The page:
Opinion: I stand by my friend Joshua Wong and the people of Hong Kong

On Monday, Joshua Wong was convicted along with two other pro-democracy leaders in Hong Kong of violating the law and holding an illegal assembly for leading the protests in 2019.

He will be sentenced on December 2.

They are currently imprisoned, jailed under Hong Kong’s new security law which has made protests difficult and taken away the freedoms that were guaranteed under the constitution.

Wong has been jailed several times, first in 2017. He celebrated his 21st birthday while in prison. He has been jailed many times since.

And every single time, he has come back to fight for more. He fights for a freer Hong Kong, one where its people can determine their own future.

I first invited Joshua Wong to Thailand in 2016 to speak at the 40th anniversary of the October 6 massacre. We planned to take him to visit Ayutthaya and introduce him to some Thai counterparts.

He was arrested at the airport at the behest of Beijing and deported back to Hong Kong.

It was during this time that the friendship between the student leaders here, including myself, and Joshua grew. Despite the dire situation he found himself in, in Hong Kong, Joshua kept an interest in the plight of Thai democracy and always was a ready ally.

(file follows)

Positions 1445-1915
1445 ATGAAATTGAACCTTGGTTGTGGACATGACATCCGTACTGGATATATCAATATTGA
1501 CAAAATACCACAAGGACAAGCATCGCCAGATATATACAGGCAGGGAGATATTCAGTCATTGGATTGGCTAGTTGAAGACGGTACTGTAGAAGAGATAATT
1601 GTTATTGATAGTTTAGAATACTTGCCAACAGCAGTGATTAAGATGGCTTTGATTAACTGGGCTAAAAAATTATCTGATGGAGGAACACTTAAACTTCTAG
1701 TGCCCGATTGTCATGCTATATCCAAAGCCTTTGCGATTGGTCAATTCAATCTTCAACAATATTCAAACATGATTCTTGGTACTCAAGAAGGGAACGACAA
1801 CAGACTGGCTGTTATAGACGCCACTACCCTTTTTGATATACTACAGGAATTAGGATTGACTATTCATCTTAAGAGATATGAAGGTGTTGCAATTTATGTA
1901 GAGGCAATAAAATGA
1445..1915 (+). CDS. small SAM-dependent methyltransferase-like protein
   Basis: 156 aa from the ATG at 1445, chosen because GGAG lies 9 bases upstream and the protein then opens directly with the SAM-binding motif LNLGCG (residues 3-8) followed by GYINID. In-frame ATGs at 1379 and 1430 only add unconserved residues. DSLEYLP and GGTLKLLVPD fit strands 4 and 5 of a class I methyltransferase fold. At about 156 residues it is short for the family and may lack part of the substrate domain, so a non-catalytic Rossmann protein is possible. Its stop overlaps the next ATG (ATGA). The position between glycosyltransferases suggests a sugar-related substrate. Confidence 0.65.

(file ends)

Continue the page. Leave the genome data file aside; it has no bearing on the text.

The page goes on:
Likewise, our interest in the suffering of the Hong Kong demonstrators also grew as their protests made headlines around the world.

Like our situation, the fight in Hong Kong can seem bleak at time. They fight an authoritarian government not only at home but through a imperial aggressor in Xi Jinping and China.

But over the past year, Joshua’s friendship and support of the Thai pro-democracy movement has blossomed into a continental movement of solidarity.

This Milk Tea Alliance has grown far beyond our two homelands but more works remains to be done. It may have come late for the protesters in Hong Kong but Joshua has never wavered and even from his jail cell continues to cultivate the same desire for freedom, peace, human rights and democracy that we are trying to continue here in Thailand and fight for everyday.

We stand by him as he has stood by us and we share with him his hopes, his dreams and desires for a better tomorrow. Although his freedom has been taken away by Beijing, we must unite to show the dictators of the world that the quest to subjugate will not be easy and the free people of the region will not go down without a fight.

Joshua has always been a religious person and he makes it no secret that he finds inspiration in scripture. And like his biblical namesake, Joshua may one day lead his people to the promised land.

I want to end with a statement that Joshua greatly admires from Chinese dissident Liu Xiaobo:

“In the conflict between survival of the flesh and dignity of the spirit, if we cower to preserve ourselves, we become mere zombies, despite our trappings of prosperity. If we stand up for our dignity, we live nobly, no matter how much we may risk or suffer.

It is precisely because of such convictions and personal experience that I firmly believe that China‚Äôs political progress will not stop, and I, filled with optimism, look forward to the advent of a future free China.”

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